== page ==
We left the beautiful mooring at Revin, a little reluctantly, to continue down the Meuse towards Belgium. Breathtaking scenery and a beautiful, uncrowded, meandering river. To try to give you some idea of how much it is meandering, I’ve taken a couple of photos of the river guide book we are using.
Almost immediately there was a short tunnel followed by a lock – Bella Fortuna had an issue at the lock – it wouldn’t open properly and they were told they’d gone through the tunnel before the light turned fully green. This they disputed and produced their webcam thingy ready to prove their innocence. So, forearmed and all that – I took a photo of the green light as we passed it! But that wasn’t our problem at the lock, it was geese, a whole family of geese that wouldn’t come out until we switched off the engine and bribed them along the side of the boat with biscuits!
We had thought to stop at Fumay or Haybes but it was pretty early & a beautiful cruising day so we continued to Vireux Wallander, which, we had been told, is really pretty. The pleasure boat area was full but we moored where the passenger boat moors as it was, luckily, not expected that day. We were not particularly impressed with the place and so carried on the next day.
As we came around Fumay we saw some guys on the towpath – looks like they were filming something, but then we heard a drone overhead! Went over us a couple of times in fact so I was able to photograph ‘it’ filming us!
We prepared carefully for the 650m Ham tunnel – no lights and no walkway down one side which ain’t good for Piedaleau as her stern gets sucked into the side; she also has high rails which are vulnerable to the tunnel walls. We have still not straightened up the rails after going through the Pouilly tunnel on the Canal de Bourgeogne 2 years ago (that’s over 3kms long). We decided to try a different defensive approach this time – positioned some fenders at the top of the rails so that these would touch the walls rather than the rails. It worked well even if we did move in a rather diagonal fashion at times. But the fenders were there to take the strain!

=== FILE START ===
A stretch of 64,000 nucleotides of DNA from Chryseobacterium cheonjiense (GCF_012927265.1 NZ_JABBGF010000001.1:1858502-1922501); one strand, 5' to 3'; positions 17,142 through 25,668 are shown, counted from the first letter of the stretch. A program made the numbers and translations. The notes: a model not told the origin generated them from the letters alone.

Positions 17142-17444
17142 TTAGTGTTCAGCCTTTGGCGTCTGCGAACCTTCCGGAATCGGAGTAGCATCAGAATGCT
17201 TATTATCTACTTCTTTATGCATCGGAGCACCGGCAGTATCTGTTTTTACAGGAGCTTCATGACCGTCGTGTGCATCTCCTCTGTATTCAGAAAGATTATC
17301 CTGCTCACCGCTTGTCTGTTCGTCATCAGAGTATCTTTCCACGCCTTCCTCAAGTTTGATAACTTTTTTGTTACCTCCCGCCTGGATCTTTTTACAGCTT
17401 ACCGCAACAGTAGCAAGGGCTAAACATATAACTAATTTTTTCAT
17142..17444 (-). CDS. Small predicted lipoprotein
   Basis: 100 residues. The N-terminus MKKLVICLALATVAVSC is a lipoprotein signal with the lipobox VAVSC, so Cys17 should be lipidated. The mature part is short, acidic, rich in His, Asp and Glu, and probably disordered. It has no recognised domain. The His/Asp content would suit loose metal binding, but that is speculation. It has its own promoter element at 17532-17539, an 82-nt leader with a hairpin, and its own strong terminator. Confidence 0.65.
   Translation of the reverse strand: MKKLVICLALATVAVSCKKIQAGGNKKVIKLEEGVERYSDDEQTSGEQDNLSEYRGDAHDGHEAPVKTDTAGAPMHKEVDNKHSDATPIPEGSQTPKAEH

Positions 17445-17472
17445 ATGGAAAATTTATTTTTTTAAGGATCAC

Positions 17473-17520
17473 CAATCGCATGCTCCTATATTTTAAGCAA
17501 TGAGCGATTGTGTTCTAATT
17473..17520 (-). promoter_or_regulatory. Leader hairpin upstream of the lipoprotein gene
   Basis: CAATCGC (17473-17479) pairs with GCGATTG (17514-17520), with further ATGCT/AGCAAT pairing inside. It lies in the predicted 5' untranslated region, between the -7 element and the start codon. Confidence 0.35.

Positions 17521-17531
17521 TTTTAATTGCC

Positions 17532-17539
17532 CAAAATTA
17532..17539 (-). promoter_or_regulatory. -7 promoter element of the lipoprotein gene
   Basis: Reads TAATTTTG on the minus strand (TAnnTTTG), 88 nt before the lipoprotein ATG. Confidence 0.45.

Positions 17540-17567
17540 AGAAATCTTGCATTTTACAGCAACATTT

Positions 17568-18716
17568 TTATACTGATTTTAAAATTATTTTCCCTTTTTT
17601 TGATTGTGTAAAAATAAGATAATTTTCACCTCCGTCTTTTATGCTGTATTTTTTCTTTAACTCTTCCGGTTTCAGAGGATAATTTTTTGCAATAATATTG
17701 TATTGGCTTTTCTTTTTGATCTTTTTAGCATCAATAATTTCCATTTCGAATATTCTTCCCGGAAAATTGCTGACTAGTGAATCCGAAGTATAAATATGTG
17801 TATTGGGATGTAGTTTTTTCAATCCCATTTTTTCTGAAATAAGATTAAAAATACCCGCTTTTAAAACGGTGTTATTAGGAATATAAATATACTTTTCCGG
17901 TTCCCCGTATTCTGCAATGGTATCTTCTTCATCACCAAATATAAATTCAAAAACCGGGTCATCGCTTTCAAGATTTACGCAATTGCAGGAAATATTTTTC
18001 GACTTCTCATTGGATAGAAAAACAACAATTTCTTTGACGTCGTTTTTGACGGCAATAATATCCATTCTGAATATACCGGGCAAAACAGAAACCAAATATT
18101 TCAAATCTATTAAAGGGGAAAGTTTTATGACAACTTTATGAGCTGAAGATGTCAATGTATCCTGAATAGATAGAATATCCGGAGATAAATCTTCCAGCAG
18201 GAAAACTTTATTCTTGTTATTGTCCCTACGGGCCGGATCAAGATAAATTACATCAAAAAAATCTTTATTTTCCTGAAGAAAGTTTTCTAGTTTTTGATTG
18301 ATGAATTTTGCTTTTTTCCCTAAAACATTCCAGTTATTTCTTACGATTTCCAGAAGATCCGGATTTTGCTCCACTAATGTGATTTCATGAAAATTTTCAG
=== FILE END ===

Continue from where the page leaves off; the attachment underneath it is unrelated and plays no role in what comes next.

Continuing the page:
We had a couple of interesting moments through the day: as we approached the first lock we thought the lock was broken but, as often happens, when we finally rang the VNF we saw a boat come into the lock – a commercial peniche so a bit tricky to avoid in such a narrow channel. Then later as we were negotiating the narrow channel approaching the next lock, avoiding overhanging trees, Adrian had to ram into reverse to avoid hitting a barge coming round the bend! Not good for the nerves!
Near Aubrives there are statues by the sculptor Georges-Armand Favaudon along the bank – makes an interesting view! I wonder if this is the guy we saw along the way the other day? No, it’s not!
I suppose this is not surprising given the hillsides are made of slate and huge quarries can be seen along the way.
We came into moor at Givet and met up with Bella Fortuna again. Andy had already consulted TripAdvisor so we all went out to dinner in an excellent Morrocan restaurant. Just lovely sitting outside in a side street beside the river.
Thursday morning Bella Fortuna set off and we went into tourist mode visiting the Charlemont Citadelle above the town. The town appears to be trying hard to attract tourists – the quayside has been improved in the last few years, the Tourist Information Bureau advertises walks around the town and the eastern part of the citadel has just been opened to visitors (part is still used as a Commando Training Centre). Not the most professionally presented tour but interesting and evidence of more work by Vauban whose seems to have planned and built fortifications throughout France.
This could the last post from France for sometime as we will be crossing the border into Belgium very very soon!